Traditions intersect tomorrow as Jews and Christians the world over, celebrate their traditions. Many Christians will commemorate the Last Supper and the crucifixion of the Master Teacher Jesus. And many Jewish people will also come together to begin the 8-day festival of Passover.
Over the last 2000 years much has been written about this time in history. The Gospels describe in varying ways the series of events that happened so long ago and countless people from religious, theological and historical backgrounds have explored and written about those final 24 hours of Jesus Christ.
What really happened, for the purpose of this piece of writing at least, is less important than the significance of what happened.
During the Seder, the first night of the Passover, Jews read from a book called the Haggada. We sing a song which has these words:
Avadim hayinu hayinu. Ata b’nei chorin.
Once we were slaves in Egypt. Now, we are free.
Every year we tell the story of the Exodus, as if we were once slaves and now we are free. We are reminded that freedom is something we cannot take for granted, and that it is something that too-often comes with a price. We remember the sacrifices that have been made to keep us free, and the work that is still needed to bring freedom to those who still fight for it. Every Passover holds the energy of an ending and a beginning. It is the story of liberation from Pharaoh’s oppression. We eat food that is symbolic of oppression and other food symbolic of freedom.
The Master Teacher Jesus, surrounded by his beloved disciples during that Last Supper, must have realized that although he would no longer be able to physically teach, his Teachings were now in the hands of those he most loved and trusted. The stories of Love and compassion would become available to millions of people throughout the world. These Teachings when embraced and lived fully would become a pathway to inner liberation. They remind us that once we were slaves and now we are free. Those who understand and practice the power of lovingkindness, compassion, benevolence and truth become free, regardless of their physical situation.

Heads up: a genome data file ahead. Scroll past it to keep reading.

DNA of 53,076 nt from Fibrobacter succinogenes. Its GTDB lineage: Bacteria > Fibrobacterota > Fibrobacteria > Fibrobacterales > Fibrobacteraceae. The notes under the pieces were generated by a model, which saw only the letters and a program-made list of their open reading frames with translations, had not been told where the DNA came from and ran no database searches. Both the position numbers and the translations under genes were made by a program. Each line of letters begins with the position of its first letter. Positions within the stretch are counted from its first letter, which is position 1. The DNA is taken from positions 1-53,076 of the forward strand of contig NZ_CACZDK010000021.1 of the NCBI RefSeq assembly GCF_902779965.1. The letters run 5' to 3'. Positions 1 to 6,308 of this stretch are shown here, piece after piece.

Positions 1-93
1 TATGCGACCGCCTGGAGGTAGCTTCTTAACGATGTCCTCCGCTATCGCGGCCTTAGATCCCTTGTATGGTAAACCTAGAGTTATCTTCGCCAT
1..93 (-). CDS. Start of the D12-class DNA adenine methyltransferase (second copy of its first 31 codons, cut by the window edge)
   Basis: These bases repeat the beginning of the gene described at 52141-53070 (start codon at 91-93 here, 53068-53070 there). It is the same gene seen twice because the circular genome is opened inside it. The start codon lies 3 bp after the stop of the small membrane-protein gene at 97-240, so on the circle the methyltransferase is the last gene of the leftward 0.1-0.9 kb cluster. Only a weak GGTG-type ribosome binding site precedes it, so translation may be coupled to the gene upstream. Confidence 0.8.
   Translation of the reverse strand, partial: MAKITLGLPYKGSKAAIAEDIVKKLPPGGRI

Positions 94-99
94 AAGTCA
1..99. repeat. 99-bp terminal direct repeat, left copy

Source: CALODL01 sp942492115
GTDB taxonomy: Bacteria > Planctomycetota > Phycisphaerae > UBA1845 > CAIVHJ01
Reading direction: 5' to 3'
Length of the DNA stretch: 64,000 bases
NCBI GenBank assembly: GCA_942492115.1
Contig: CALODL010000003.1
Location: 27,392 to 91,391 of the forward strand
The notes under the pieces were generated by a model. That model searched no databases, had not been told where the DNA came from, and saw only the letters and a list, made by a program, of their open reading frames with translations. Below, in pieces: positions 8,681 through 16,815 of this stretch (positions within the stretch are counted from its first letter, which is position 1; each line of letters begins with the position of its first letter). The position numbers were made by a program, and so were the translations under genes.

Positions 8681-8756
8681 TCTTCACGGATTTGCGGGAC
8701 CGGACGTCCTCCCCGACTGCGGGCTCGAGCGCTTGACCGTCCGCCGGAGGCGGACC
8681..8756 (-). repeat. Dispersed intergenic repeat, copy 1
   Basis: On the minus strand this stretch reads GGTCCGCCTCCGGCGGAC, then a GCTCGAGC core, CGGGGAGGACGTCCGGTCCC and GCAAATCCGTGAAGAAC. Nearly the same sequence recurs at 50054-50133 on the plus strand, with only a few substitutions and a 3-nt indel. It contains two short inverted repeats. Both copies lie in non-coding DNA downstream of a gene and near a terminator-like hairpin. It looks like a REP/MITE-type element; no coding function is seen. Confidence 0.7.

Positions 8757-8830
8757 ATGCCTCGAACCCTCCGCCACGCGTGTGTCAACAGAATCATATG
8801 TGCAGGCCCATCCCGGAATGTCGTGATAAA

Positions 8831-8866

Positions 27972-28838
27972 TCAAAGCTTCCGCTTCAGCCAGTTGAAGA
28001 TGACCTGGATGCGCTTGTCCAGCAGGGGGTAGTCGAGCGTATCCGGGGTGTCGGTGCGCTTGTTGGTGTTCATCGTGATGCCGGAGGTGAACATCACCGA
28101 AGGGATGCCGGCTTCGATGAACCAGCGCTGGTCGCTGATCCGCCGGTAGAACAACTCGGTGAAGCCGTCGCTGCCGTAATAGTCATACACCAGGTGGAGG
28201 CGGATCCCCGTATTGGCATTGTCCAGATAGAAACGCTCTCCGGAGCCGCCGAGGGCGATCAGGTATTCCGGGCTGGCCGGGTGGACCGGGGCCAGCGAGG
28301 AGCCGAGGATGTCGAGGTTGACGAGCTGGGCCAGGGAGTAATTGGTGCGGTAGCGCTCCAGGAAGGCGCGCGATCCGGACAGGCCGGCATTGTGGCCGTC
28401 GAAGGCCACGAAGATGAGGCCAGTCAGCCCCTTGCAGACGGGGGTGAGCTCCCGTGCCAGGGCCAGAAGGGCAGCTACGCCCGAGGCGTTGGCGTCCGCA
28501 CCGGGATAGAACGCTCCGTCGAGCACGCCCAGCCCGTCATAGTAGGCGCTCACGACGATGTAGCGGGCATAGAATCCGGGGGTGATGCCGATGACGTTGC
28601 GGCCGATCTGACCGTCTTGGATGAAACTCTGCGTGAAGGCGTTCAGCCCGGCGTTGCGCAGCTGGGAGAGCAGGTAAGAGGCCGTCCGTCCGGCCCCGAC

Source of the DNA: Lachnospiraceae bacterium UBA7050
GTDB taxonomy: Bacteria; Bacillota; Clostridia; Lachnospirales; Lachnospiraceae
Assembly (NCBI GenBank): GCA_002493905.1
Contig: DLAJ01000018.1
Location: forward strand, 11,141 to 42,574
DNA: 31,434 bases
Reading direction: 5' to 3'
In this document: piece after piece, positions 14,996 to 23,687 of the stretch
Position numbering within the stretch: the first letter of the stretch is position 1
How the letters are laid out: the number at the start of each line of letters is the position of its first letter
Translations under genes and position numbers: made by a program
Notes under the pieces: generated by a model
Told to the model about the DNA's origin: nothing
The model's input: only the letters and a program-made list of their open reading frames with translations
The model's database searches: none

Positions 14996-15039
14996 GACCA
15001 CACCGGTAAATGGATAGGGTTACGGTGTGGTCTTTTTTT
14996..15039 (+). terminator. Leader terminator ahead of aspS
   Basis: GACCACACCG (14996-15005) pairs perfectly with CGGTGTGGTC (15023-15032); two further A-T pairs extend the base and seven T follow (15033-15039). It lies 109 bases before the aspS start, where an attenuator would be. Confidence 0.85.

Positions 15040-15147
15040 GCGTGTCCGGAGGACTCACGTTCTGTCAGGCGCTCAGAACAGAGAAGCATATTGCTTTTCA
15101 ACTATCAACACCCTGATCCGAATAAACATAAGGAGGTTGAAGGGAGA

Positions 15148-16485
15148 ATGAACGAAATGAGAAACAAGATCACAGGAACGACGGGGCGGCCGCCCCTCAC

Although I was born a Jew and continue to follow the ancient traditions of Judaism I choose to explore the beauty and interconnections of all beliefs. For example, I love crystals and have used them in healing, manifestation, meditation and clearing of energy for many years.
Recently, however, I was reminded that I had become complacent, neglecting to do what I knew was important with these crystals. For years I had put water and crystals under the full moon to energise and clear the energy. I even put jewellery that I’ve acquired over time outside under the full moon. Lately I simply didn’t bother to do it.
When we know what to do and we don’t do it, we are dismissing our inner truth, and ignoring our own guidance and wisdom. It may take time to honour our knowing and put that knowing into action, but by becoming complacent we drain the energy from our inner wisdom and limit our freedom.
This is the time, regardless of your religious or philosophical persuasion, to recommit to being the best you can every day.
Practice is the key word.
The full moon is on March 31. Whatever is your tradition I wish you joy and happiness as you contemplate on the meaning of freedom on every level of your Being.
May we all know Global freedom in our lifetime.